Source: Detroit Free Press
At 19, Sandra Jawad decided she wanted to wear an Islamic head scarf. Her mother's response: a long lecture on how that could draw prejudice and limit her career options. "She told me, it's going to be hard. ... It'll make things difficult," Jawad said, recalling a four-hour talk with her mom in their Dearborn home last July.
Jawad eventually convinced her family to let her wear the head scarf. And six months later, her 44-year-old mother began wearing one, too, spurred by her daughter's religious awakening.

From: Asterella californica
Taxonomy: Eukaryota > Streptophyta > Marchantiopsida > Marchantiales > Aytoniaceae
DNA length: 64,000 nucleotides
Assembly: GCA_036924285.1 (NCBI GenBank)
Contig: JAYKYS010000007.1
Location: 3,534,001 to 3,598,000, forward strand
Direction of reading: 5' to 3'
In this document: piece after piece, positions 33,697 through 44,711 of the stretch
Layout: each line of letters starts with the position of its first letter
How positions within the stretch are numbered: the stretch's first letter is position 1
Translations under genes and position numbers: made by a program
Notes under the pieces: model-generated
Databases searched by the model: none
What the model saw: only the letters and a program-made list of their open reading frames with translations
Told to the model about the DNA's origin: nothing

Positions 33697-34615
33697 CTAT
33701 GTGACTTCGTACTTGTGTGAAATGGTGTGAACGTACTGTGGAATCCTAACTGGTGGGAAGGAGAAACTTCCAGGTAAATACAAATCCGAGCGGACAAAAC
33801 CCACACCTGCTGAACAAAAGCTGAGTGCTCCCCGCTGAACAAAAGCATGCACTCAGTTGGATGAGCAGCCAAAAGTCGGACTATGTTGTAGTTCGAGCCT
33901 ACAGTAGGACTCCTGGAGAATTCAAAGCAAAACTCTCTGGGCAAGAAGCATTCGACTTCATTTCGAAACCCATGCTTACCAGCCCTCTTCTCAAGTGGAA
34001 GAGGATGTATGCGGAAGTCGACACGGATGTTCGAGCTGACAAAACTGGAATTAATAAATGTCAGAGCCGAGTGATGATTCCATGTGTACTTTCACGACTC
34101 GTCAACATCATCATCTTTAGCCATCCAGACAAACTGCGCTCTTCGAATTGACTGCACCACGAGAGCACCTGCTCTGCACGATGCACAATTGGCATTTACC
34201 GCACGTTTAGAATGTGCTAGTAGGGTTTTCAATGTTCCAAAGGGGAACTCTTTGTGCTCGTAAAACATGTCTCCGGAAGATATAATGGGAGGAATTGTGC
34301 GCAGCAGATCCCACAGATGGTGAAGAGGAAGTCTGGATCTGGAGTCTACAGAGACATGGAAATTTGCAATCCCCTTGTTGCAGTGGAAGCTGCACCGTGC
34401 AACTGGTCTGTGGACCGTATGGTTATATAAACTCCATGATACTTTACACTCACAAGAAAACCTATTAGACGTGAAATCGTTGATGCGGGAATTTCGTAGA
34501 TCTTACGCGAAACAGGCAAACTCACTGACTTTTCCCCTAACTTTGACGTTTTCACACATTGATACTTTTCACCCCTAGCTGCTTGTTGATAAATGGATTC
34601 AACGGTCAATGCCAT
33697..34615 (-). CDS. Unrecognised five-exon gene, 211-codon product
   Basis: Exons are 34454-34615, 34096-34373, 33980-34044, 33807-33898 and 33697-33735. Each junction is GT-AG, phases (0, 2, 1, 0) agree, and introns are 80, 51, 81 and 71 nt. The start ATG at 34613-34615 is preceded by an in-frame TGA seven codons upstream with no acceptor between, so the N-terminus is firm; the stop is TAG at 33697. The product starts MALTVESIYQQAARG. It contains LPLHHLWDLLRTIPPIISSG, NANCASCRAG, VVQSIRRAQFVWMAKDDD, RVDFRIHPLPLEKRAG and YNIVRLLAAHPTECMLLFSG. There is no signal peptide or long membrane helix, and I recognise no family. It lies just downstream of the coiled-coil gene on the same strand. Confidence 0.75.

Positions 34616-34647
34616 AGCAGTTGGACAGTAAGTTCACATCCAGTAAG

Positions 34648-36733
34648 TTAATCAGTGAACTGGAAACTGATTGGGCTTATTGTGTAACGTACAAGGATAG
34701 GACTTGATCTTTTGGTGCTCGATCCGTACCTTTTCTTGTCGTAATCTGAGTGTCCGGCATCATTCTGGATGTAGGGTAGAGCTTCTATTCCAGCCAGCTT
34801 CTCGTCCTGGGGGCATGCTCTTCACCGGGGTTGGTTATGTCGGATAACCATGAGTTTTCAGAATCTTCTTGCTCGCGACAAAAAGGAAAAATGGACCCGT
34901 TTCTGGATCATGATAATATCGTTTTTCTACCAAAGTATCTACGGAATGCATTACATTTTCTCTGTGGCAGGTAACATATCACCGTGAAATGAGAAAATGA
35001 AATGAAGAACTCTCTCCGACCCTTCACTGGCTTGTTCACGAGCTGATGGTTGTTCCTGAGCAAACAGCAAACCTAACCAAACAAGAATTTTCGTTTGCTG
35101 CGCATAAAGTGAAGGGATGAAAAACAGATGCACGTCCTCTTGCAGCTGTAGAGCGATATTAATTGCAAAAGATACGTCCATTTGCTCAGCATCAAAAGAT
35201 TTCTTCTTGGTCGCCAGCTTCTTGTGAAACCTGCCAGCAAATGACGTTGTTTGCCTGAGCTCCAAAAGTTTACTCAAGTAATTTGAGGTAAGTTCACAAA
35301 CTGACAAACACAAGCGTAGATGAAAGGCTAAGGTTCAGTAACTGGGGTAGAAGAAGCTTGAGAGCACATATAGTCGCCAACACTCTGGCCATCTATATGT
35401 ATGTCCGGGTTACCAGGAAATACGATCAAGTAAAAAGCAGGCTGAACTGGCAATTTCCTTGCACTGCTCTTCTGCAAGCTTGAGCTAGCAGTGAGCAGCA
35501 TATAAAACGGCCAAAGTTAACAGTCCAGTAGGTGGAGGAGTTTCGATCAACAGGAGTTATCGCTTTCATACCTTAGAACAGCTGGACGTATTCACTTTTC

The two are part of the growing number of Muslim women in Michigan choosing to wear the head scarves, known as hijab, with many donning them at increasingly younger ages.